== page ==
The government has completed a draft bill on non-custodial sentencing to be laid before Parliament for promulgation to provide alternative sentencing options in the country.
The options proposed in the bill include probation, parole and community service.
Parole is the temporary or permanent release of a prisoner before the expiry of a sentence, on the promise that he or she will be of good behaviour.
Those alternatives to custodial sentencing, according to the Vice-President, Dr Mahamudu Bawumia, held great potential to decongest prisons in the country and significantly reduce the financial burden in the management of the prison system.
Dr Bawumia made this known in Accra yesterday at the graduation of Intake 27 Officer Cadets of the Ghana Prisons Service (GPS).
He said the Prisons Administration, in collaboration with other stakeholders, was leading the advocacy for the alternative sentencing policy to be introduced in the country.
He said the necessary operational adjustments, including the human resource capacity to shoulder the additional responsibilities, were being worked on.
The 150-member Intake 27 Officer Cadets, made up of 113 males and 37 females, commenced training at the Prisons Training School on January 17, this year, after an initial five-week practical attachment in prisons across the country.
There was a colourful parade, with the Vice-President as the Reviewing Officer, which saw the officer cadets march past in slow and quick procession, as well as in review order, beautifully executed to thunderous applause from the sizable crowd of mostly family members, in strict observance of coronavirus disease (COVID-19) safety protocols.
It is the fourth consecutive training the GPS has completed this year.
Also at the ceremony were the Minister for the Interior, Mr Ambrose Dery, and the Director-General of the GPS, Mr Patrick D. Missah.
Resourcing security services
Dr Bawumia said President Nana Addo Dankwa Akufo-Addo had, in the past three and a half years as leader of the country and Commander-in-Chief of the Ghana Armed Forces (GAF), demonstrated his commitment to resource all the security services to ensure that Ghanaians lived in peace and harmony.
He said the commitment of the government to ensure that the GPS had adequate resources to do its work had led to a number of interventions, which included the expansion of the manpower base of the service.
“I am happy to inform you that the service received approval for the recruitment of 1,500 young men and women who began training late last year. The graduation parade we are witnessing today is the climax of the last of four batches of new entrants into the service under the intervention,” he said.
Touching on health, Dr Bawumia said the government was working closely with the GPS to improve the health system within the prisons, especially in this era of the COVID-19.
That, he said, was because the disease spread quickly in enclosed environments such as prisons, which were the common epicentres for infectious diseases, stressing that the situation was of great concern to the government, particularly where there was overcrowding.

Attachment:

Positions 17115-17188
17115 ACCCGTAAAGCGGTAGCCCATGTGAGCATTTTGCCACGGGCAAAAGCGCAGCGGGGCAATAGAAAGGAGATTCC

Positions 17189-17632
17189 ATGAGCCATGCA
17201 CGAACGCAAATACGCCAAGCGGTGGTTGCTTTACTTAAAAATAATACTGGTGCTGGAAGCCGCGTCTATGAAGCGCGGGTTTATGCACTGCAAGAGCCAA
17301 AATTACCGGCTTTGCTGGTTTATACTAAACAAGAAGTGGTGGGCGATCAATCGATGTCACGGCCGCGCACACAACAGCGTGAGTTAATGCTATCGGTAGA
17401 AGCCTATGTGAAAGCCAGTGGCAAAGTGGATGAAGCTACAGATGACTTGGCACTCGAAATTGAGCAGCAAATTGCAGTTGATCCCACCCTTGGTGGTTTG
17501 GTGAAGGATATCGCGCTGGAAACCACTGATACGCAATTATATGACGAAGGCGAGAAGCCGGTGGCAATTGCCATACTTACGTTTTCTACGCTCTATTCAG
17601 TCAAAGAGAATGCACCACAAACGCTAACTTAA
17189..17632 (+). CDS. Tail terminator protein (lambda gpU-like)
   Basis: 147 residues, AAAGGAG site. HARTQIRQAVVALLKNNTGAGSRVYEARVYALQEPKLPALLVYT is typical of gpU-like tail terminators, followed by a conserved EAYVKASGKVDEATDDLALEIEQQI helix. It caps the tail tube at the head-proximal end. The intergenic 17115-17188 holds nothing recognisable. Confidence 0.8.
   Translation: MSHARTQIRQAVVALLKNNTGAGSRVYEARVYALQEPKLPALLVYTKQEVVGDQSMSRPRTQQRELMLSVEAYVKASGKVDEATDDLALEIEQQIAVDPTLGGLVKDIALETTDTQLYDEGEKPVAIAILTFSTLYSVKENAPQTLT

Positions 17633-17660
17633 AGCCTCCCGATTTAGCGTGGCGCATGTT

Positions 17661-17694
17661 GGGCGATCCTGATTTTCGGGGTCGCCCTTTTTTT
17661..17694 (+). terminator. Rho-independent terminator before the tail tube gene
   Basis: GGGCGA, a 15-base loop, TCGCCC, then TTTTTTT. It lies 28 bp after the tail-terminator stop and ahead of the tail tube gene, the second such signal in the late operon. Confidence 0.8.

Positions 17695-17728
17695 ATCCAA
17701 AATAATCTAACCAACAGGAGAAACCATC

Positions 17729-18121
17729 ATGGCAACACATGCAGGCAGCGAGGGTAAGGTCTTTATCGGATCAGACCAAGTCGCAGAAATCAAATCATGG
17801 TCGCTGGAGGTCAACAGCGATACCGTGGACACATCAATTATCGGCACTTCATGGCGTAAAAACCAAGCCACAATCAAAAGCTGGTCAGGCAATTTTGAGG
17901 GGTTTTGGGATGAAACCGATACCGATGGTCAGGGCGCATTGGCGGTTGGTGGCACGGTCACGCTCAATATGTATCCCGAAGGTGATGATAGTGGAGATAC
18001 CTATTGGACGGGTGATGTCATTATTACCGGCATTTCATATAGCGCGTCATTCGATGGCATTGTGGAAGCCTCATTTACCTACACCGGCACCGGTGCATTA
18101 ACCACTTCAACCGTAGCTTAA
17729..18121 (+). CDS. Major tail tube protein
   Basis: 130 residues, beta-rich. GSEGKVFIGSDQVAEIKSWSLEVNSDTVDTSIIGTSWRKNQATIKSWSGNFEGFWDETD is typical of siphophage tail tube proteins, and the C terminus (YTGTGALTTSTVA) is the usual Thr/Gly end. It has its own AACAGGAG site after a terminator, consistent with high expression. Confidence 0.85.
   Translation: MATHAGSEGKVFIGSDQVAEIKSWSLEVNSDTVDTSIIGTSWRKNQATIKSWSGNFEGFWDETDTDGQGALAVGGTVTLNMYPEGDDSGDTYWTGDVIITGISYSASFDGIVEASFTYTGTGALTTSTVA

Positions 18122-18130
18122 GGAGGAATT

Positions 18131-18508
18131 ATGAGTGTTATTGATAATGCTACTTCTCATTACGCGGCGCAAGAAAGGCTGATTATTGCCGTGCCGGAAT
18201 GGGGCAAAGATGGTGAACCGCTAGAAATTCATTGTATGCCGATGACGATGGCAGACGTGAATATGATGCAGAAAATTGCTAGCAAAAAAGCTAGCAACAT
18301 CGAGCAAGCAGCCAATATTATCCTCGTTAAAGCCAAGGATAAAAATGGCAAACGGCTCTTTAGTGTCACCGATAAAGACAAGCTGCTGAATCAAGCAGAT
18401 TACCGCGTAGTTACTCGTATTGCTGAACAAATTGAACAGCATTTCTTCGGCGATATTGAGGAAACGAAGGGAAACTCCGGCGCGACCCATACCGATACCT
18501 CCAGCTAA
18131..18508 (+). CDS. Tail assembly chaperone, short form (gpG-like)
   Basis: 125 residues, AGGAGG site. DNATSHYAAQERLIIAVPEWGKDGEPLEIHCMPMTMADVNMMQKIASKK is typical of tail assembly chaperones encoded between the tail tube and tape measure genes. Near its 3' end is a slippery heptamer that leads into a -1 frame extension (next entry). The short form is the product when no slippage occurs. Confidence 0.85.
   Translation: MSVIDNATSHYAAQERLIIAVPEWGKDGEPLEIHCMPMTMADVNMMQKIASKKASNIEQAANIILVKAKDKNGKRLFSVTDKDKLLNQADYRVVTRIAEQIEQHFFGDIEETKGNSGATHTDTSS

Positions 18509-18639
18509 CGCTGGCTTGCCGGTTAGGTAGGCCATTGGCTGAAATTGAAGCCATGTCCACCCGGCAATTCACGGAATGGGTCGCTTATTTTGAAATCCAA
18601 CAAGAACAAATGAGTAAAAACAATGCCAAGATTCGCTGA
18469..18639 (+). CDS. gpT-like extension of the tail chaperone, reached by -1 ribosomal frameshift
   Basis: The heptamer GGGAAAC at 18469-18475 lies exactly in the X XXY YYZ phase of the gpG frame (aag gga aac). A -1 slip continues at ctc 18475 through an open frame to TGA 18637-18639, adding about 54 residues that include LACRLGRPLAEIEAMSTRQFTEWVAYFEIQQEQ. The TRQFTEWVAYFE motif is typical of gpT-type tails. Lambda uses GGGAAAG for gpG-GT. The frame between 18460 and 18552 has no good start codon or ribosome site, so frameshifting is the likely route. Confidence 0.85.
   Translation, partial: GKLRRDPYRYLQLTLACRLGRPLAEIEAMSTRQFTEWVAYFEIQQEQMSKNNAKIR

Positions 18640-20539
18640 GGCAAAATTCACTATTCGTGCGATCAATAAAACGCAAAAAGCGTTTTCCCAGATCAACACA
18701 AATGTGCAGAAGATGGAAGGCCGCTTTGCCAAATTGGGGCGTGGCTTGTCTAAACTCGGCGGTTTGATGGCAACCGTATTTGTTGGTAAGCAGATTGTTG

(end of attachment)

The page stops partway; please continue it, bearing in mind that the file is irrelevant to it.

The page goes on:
The Vice-President said aside from the 40 medical officers seconded from the Ghana Health Service to the GPS, the government had also provided prison establishments with personal protective equipment (PPE), infrared thermometers, liquid soap, tissue paper, as well as Veronica buckets, to help inmates and wardens to practise the hygiene protocols.
“Further to the efforts to strengthen the fight against the COVID-19, the President assented to the Presidential Amnesty for some categories of prisoners on January 7 and May 1, this year, to free 1,589 inmates from prisons to mitigate the impact of overcrowding,” he said.
The Vice-President also announced that about 90 per cent of Ghana’s prison population had been covered under the National Health Insurance Scheme (NHIS), including fresh registration, renewal and replacement, all done at no cost to the inmates.
On accommodation, Dr Bawumia said the President last year requested the contractors working on accommodation facilities for officers of the GPS to go back to site to complete blocks of flats at the Ankaful, Nsawam and Roman Ridge prisons.
He said the work was progressing steadily, noting that when completed, it would help ease the accommodation challenges of the service.
“Let me also add that the Cabinet has approved the placement of all security agencies under a single pension scheme, CAP 30, which is already enjoyed by the military,” he said.
He expressed delight at the manner in which the GPS continued to discharge its mandate to ensure that opportunities for developing the skills and talents of inmates were available to help them reorganise their lives for the better, adding that programmes such as agriculture, trade, vocational training and formal education were available for offenders who were of school age.
The Vice-President expressed regret that some members of society were still reluctant to accept ex-convicts back into their fold and continued to stigmatise former prison inmates.
He said the unfortunate development often forced ex-convicts back to offending life, which came with dire consequences for society.
He, therefore, appealed to the public to see prisoner integration as a shared responsibility and offer the necessary support to ex-convicts.
“Anything short of this will render all the efforts by the GPS fruitless, and society will be at risk,” he emphasised.
Dr Bawumia reminded the graduating officers of their responsibilities and urged them not to abandon the valuable instructions and training they had received.
“Abide by the rules and regulations that guide your conduct as prison officers and direct your energies towards self-improvement,” he advised them.